Horror Movies for This Halloween Season


In need of a good thriller for Halloween? Here are some suggestions from Mitch Brian, NPR’s KCUR movie critic, and Andy Gottschalk.

Mitch Brian
Writer, Director and Film Critic for NPR’s KCUR

The Texas Chainsaw Massacre (1974)
It’s pretty great. It has an edge that turns it into sheer ferocity and energy, but there’s not much to think about. [The TCM] exists to shock and provoke you, and play games with whom you identify with.

It’s a nasty movie in that if you want to identify with the killers and you take pleasure in revelling in that that, you can, or you can identify with the victim and be terrified. It’s a very subversive movie.

The Exorcist (1973)
[It leaves you] with some fairly profound questions about the nature of faith and the nature of good and evil. [The Exorcist] aspires to some pretty amazing intellectual and philosophical ideas. It’s a pretty serious movie in that sense.]

Andy Gottschalk
Editor-in-Chief and writer

Black Swan (2010)
A movie about ballet sounds innocent enough. But when anxiety-driven madness and terrifying visions are added to the mix it gets a bit more rugged.

‘Black Swan’ follows Nina as the prima ballerina in a production of Swan Lake, where she must let go of herself and lose her innocence to become the black swan. She competes for the attention of the director of the show, and fights a fellow dancer for praise. But in her pursuit of perfection, she loses her mind.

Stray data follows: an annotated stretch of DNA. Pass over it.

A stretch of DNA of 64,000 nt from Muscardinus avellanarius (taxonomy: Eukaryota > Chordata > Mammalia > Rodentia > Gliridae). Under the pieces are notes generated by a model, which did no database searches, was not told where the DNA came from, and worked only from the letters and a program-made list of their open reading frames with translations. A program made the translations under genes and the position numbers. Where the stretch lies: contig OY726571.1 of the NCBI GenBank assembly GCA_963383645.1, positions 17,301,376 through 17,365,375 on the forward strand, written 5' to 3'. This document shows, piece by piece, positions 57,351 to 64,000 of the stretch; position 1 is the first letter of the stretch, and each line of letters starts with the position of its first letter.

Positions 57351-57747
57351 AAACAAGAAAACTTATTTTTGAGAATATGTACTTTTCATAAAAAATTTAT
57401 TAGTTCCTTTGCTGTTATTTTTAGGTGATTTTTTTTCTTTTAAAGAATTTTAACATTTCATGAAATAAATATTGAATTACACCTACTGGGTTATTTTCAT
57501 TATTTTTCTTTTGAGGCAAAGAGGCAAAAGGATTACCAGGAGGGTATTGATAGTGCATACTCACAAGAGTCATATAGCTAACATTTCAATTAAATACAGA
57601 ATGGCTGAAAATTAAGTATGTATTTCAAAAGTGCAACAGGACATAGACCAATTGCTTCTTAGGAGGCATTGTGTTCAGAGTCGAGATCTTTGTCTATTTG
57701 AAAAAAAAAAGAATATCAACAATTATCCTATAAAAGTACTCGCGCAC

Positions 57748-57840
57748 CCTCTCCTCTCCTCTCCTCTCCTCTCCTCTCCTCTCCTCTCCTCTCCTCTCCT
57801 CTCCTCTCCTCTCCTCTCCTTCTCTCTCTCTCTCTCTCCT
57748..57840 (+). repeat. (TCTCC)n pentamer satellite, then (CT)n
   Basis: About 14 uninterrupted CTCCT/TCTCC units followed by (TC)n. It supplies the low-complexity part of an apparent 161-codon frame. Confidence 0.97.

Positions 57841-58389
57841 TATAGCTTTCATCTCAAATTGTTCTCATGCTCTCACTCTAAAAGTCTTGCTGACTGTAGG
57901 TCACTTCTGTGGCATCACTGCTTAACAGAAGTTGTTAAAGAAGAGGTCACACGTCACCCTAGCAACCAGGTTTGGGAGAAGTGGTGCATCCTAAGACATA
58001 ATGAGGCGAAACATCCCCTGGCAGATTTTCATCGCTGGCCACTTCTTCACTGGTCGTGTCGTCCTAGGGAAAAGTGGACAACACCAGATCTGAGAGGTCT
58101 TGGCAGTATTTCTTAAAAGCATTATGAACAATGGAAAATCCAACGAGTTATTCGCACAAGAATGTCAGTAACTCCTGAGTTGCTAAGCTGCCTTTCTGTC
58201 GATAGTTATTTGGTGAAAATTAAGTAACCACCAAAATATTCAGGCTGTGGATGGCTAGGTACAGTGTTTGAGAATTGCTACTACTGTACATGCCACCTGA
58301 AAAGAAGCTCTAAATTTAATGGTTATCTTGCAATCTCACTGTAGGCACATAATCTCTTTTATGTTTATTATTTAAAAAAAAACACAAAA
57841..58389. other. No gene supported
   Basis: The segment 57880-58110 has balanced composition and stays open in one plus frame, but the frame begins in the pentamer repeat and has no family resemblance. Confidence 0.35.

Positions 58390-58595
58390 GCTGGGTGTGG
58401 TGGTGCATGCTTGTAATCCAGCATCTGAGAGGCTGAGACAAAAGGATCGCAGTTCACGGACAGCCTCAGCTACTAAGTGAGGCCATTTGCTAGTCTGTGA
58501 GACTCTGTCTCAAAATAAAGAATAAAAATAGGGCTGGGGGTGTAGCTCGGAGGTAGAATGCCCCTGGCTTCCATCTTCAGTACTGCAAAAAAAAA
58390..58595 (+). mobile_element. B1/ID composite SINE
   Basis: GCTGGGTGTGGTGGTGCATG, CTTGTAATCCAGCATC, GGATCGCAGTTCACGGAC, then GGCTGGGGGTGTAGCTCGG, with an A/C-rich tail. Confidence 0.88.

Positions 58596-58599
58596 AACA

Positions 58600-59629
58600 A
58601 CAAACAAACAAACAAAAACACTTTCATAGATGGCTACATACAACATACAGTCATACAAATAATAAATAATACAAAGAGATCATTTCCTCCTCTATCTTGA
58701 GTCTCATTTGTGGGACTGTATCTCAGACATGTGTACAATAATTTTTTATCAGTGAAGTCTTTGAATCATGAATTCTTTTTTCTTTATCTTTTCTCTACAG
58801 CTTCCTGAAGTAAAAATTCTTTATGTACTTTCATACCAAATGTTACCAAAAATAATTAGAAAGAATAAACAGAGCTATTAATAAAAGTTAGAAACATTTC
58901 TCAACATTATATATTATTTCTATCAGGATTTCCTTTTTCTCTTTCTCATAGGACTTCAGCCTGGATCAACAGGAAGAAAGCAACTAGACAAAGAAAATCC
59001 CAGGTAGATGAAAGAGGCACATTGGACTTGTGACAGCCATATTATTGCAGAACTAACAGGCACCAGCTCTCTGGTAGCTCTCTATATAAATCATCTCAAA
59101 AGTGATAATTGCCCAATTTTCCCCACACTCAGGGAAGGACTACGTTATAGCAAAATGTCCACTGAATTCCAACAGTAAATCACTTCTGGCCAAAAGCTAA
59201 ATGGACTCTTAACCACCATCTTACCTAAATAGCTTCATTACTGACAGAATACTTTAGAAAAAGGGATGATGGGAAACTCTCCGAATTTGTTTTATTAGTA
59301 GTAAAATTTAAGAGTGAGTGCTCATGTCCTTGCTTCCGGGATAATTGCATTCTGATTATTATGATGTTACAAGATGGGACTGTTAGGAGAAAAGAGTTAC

Darren Aronofsky’s elegant horror isn’t great for squeamish audiences, but perfect for those who don’t mind seeing someone go over the edge.

Psycho (1960)
Hitchcock, arguably the best director eVeR made arguably one of the best thrillers eVeR, called “Psycho.” After stealing $40,000 from her employer, a woman leaves in a hurry, running away to a distant motel, a motel run by a terrifying Norman Bates. It’s good. Don’t miss it.

Article originally appeared in “The Epic,” Issue 2.